Blast from past: ‘Nehru opened Indian base for US spy planes’ | world | Hindustan Times
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Blast from past: ‘Nehru opened Indian base for US spy planes’

world Updated: Aug 16, 2013 23:49 IST
Yashwant Raj
Yashwant Raj
Hindustan Times
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India used US U-2 spy planes to map the extent of Chinese incursion in the 1962 war, starting a short-lived cooperation wound down after Prime Minister Jawaharlal Nehru’s death.

The U-2s flew several sorties over the India-China border, taking off from a base in Thailand, before switching to an unused World War II airfield in Charbatia, south of Kolkata.

The cooperation started on Nehru’s request for military aid after the Chinese invasion of India in October 1962, according to a declassified CIA document released on Thursday.

“In the negotiations that followed (Indian request), it became apparent that Indian claims concerning the extent of the Chinese incursions could not be reliably evaluated,” said the document.

Indian and US intelligence cooperation was not out of the ordinary then. Nehru was informed of the Dalai Lama’s escape from Tibet in 1959 and arrival at Indian border by the CIA. US intentions, this instance, went beyond providing India information on Chinese invasion. It wanted to set up a base in India for U-2 flights over the Soviet Union and China.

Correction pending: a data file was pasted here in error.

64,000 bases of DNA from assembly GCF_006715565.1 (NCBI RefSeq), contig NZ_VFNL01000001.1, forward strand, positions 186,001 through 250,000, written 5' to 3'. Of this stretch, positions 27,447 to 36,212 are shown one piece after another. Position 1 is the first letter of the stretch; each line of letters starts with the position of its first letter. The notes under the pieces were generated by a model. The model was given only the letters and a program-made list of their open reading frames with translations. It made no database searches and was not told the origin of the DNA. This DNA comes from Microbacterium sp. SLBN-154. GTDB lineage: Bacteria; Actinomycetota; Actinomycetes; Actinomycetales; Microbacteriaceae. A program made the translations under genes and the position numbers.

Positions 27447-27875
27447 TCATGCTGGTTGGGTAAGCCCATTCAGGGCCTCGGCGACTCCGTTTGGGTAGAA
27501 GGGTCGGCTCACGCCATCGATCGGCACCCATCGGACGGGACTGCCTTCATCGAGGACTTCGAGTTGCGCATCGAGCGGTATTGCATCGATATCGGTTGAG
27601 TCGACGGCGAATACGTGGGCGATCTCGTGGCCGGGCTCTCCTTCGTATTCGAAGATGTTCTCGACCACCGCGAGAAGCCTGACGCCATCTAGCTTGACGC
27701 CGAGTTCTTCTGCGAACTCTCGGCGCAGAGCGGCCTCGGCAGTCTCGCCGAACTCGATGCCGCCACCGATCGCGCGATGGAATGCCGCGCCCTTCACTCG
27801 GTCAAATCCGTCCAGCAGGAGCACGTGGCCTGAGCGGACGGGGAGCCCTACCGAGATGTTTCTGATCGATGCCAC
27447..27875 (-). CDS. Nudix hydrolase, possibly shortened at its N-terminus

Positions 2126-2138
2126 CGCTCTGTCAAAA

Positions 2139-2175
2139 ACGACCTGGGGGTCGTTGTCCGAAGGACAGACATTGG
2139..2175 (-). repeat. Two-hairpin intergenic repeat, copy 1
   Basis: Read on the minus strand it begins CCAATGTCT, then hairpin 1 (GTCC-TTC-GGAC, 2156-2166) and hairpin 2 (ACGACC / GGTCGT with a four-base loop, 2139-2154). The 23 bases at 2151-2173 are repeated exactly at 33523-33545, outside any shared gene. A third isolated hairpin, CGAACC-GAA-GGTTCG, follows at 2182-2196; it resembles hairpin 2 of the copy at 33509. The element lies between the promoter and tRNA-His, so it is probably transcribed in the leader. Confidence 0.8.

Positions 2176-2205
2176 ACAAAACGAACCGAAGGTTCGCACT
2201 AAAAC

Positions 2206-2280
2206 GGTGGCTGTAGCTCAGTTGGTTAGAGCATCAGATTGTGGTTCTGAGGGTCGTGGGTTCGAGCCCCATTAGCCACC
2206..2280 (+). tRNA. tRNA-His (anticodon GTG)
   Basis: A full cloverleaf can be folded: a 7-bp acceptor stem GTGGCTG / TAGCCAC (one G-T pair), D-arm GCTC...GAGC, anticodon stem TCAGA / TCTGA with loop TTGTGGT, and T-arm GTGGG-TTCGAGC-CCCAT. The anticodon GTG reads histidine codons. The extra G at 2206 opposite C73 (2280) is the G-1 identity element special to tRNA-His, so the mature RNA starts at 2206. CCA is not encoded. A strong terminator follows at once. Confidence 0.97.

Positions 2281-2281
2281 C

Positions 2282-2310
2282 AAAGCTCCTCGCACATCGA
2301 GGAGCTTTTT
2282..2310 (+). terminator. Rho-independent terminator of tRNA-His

It succeeded: Charbatia was the pay-back base.

U-2s then were single-engine high-altitude recconaissance airplanes run by the CIA.

The flights started in 1957 and remained largely a secret until the shooting down of a U-2 over the Soviet Union and the capture of its pilot Francis Gary Powers in 1960.

Back in 1962, US ambassador John Kenneth Galbraith sold the U-2 plan to the Indian government saying they will be necessary to provide a more accurate picture of the Chinese incursion.

Prime Minister Nehru gave his consent on November 11, and allowed the reconnaissance planes — U-2s — to refuel in Indian airspace, said the declassified CIA document.

The flights were to take off from a base in Thailand, and because they did not have overflight permission from Burma (now Myanmar), they had to come in from the Bay of Bengal.

The first flight took place on December 5, but the aircraft was able to take photographs of only 40% of the target area because of bad winter weather conditions. The second flight, on December 11, had better luck. Four more flights would be conducted in January. Nehru was briefed about the findings of these flights in January and March.